Christina Kitterman, one of the lawyers who formerly worked for Rothstein at his Las Olas Boulevard law firm, was charged in August with lying to some of Rothstein's investors to help keep his fraud afloat.
On Friday, a federal judge granted a request from Kitterman's defense attorney, Valentin Rodriguez, to force Rothstein to testify – as a defense witness – in her trial, which is tentatively scheduled for Jan. 6 in federal court in West Palm Beach.
"[Kitterman's] request to compel the production of Scott Rothstein at trial is granted," Senior U.S. District Judge Daniel T.K. Hurley wrote in his order.
But the judge also ruled that Kitterman will have to pay the full cost of moving Rothstein from wherever he is being held, the cost of providing security for him, his prison lodging in South Florida, and the tab for sending him back when he's done.
That happened because prosecutors seemingly were not planning to call Rothstein on their side of the case, a position they did not explain in their court filings.
"The [U.S.] Marshals Service requires a minimum of ten days' notice in order to produce the witness, and that the defendant must bear the cost, in advance, of the transportation, housing and security attendant to the witness' production," Assistant U.S. Attorney Lawrence LaVecchio wrote in court records.
The location where Rothstein is serving his punishment has remained top secret because prosecutors and prison officials think he could be in danger because of his cooperation against people with ties to organized crime. Though Rothstein gave a series of depositions under tight security in the federal courthouse in Miami in late 2011 and 2012, the public and reporters were forbidden from attending. Official transcripts were released later.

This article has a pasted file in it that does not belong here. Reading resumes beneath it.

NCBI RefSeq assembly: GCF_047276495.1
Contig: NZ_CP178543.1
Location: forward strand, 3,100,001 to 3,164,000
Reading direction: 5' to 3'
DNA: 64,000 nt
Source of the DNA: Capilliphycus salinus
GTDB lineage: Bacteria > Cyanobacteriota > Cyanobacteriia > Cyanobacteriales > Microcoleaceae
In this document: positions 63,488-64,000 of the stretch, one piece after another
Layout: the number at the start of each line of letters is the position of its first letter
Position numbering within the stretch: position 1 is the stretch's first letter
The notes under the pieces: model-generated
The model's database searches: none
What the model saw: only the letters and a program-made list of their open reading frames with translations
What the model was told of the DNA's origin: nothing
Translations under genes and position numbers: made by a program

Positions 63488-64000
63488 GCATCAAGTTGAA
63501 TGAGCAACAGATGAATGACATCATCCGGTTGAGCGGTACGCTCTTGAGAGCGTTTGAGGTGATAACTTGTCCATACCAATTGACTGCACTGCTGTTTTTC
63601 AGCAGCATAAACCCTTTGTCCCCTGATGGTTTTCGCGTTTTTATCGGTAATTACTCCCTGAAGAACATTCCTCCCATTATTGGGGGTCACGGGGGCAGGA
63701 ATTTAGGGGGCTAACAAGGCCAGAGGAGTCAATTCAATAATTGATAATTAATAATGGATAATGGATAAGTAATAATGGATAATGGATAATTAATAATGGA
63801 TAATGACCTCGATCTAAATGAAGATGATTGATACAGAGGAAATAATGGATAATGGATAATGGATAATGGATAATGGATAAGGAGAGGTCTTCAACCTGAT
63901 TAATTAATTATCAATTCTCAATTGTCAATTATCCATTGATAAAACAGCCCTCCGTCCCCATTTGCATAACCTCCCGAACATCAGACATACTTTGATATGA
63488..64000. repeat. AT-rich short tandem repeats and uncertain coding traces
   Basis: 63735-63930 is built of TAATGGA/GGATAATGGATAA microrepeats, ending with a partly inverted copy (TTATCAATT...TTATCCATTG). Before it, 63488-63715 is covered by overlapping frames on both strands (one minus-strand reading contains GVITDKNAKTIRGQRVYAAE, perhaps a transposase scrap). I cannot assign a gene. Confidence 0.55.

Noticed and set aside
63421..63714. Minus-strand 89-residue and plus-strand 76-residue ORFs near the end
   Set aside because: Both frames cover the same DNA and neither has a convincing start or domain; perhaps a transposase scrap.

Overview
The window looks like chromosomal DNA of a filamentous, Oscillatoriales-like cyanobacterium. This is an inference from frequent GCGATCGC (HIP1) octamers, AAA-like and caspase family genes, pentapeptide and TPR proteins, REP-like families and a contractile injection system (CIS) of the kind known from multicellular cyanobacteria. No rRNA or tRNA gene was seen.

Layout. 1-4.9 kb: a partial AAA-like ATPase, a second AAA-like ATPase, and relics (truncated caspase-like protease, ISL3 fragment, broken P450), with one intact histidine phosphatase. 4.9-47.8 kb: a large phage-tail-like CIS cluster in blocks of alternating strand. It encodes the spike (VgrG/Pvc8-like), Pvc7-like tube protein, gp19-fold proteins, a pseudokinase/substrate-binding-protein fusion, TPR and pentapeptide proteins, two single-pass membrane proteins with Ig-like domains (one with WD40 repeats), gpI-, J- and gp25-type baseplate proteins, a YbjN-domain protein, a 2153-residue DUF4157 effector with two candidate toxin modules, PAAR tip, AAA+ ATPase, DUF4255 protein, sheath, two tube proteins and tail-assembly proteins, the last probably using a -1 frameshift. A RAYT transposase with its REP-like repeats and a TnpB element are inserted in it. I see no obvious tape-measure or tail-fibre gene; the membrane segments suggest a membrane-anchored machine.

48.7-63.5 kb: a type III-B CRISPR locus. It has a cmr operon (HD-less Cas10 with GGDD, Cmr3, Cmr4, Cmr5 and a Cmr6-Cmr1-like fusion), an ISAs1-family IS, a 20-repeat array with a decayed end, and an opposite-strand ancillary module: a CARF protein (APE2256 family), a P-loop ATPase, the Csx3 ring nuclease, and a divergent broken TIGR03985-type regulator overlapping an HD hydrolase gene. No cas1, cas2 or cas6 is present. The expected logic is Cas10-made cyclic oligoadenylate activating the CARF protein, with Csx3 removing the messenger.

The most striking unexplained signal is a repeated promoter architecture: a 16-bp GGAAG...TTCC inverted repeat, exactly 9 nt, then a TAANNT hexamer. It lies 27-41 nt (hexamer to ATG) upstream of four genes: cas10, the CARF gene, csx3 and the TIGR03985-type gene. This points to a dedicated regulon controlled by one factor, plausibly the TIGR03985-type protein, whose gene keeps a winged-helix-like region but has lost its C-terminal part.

Yours truly was also quoted along with some other lawyers:
"The government can't just hide an exculpatory witness and ask for exorbitant amounts of money to produce her accuser so she can confront him in court," said Richard Rosenbaum, a Fort Lauderdale defense attorney who is not involved in the case.
Rosenbaum said he heard from attorneys representing other defendants accused by Rothstein that it would cost an estimated $20,000 to bring Rothstein to testify in South Florida. The U.S. Marshals Service did not immediately reply to a request for comment.
Though Rothstein's allegations are documented on a transcript, Rosenbaum said Kitterman's defense can't "cross-examine the transcript."
Recent revelations in court that Rothstein was helping his soon-to-be ex-wife Kim hide and sell more than $1 million worth of jewelry – after Scott Rothstein was supposedly cooperating and coming clean with prosecutors – have inflicted further damage on Rothstein's trustworthiness as a witness and could make him helpful to the defense, Rosenbaum said.
"It shoots his credibility to pieces," Rosenbaum said of the violation of Rothstein's agreement with prosecutors to tell the truth and confess all of his crimes. "It's also great fodder for the defense when they have Scott on the witness stand … because there he is basically double-timing the prosecution."
David Oscar Markus, a criminal trial and appellate lawyer based in Miami, agreed.
"Rule No.1 of criminal law is 'never trust a rat.' When you're talking about Scott Rothstein, the rat of all rats, Rule 1 is gospel. The feds should know better, but they generally ignore Rule No. 1," Markus said.